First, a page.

GloFo pushes failed strategy
Globalfoundries’ boss Ajit Manocha has called for a revival of the failed 1990s strategy of funding inward investment of fabs in Europe.
“There’s no focus on manufacturing in Brussels,” says Manocha, who calls on Europe to “wake up”. He says that other countries offer more financial support. : “If I go to Asia, they will roll out the red carpet for us,” says Manocha.
In the 1990s Samsung, Hynix, LG, Fujitsu, Siemens Semiconductors (now Infineon Technologies), and NEC were all wooed by UK investment agencies to build fabs in the UK.
Samsung never started building its fab, Hynix sold its fab to Motorola which in turn never equipped it; LG Electronics built its fab but never equipped it; Fujitsu ran its fab for some years but eventually sold it; Siemens sold its fab to Atmel after three years; NEC opened two plants but closed them both.
Royalty and Prime Ministers were wheeled in to open these plants. The Queen opened no less than three UK fabs, those of NEC, Fujitsu and Siemens. The King and Queen of Spain opened AT&T’s fab outside Madrid. The Prince of Orange opened a Philips fab. UK Prime Minister John Major opened NEC’s second fab at Livingston and attended the ground-breaking of LG’s proposed fab in Wales. The first closed, the second never built.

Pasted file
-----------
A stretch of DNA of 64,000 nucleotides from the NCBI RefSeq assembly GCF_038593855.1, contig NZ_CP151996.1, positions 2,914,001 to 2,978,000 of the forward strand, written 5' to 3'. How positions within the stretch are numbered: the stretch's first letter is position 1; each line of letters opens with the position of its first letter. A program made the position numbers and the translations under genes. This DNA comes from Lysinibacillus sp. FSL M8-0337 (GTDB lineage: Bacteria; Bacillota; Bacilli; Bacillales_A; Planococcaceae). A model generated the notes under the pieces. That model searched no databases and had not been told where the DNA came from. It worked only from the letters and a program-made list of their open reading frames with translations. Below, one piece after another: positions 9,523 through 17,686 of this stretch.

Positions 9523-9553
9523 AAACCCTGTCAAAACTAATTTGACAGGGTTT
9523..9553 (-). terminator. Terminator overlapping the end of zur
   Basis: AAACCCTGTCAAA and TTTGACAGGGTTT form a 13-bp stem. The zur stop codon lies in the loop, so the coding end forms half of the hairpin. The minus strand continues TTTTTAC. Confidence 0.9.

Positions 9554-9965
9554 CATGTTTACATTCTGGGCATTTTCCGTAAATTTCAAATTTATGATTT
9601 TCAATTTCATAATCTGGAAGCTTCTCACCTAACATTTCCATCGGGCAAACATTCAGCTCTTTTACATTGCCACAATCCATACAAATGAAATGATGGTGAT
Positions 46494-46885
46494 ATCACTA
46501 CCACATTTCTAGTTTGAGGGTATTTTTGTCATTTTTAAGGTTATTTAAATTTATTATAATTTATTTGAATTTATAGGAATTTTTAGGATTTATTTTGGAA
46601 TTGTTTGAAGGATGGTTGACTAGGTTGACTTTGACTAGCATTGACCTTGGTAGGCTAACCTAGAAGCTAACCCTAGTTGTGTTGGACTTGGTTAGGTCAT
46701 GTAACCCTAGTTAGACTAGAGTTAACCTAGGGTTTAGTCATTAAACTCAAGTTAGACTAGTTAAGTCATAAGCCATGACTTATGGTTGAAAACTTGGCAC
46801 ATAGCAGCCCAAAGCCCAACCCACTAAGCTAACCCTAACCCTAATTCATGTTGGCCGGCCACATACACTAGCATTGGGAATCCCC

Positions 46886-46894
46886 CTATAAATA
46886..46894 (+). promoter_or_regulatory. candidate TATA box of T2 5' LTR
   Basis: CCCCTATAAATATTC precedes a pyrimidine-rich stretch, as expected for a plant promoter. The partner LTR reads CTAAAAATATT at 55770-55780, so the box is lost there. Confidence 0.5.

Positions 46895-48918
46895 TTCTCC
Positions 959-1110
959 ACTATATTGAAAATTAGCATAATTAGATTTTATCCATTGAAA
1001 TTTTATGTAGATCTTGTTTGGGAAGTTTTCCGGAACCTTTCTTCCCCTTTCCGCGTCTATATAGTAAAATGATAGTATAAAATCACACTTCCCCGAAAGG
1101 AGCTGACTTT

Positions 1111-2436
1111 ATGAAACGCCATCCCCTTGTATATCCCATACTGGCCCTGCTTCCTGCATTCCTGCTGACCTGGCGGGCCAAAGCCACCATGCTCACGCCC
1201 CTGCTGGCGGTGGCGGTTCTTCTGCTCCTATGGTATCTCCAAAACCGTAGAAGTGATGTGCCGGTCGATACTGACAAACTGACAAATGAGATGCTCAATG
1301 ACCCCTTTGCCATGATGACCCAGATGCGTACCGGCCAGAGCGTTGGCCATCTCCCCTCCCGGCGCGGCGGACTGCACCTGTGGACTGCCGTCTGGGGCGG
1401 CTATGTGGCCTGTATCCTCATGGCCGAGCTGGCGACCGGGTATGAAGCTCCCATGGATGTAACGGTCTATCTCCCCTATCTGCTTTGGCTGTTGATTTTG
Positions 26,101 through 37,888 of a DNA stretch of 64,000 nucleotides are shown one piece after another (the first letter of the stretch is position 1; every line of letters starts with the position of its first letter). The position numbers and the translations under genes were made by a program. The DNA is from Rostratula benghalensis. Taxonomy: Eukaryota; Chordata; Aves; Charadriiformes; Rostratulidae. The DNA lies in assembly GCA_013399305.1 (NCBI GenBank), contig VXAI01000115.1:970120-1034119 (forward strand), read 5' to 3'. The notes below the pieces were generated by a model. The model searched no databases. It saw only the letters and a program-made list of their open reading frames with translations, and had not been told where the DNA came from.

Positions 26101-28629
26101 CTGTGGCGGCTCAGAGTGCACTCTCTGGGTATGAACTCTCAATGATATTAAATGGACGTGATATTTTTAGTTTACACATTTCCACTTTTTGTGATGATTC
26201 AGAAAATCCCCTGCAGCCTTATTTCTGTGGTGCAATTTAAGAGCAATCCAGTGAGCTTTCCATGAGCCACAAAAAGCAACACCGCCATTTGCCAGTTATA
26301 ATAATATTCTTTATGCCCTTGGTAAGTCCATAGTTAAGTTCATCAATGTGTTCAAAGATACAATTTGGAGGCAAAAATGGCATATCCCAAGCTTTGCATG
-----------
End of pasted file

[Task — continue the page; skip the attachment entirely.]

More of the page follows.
The unifying characteristic of these ill-fated ventures was that they had no spin-off effect on local communities. No new ventures sprang from these fabs. No technology was transferred to the local community. The grants were paid, the jobs were created, then the pants closed and the jobs lost.
It was precisely becasue of this failed manufacturing strategy that Scotland, the UK and the EU focussed their high-tech strategies on encouraging indigenous innovation.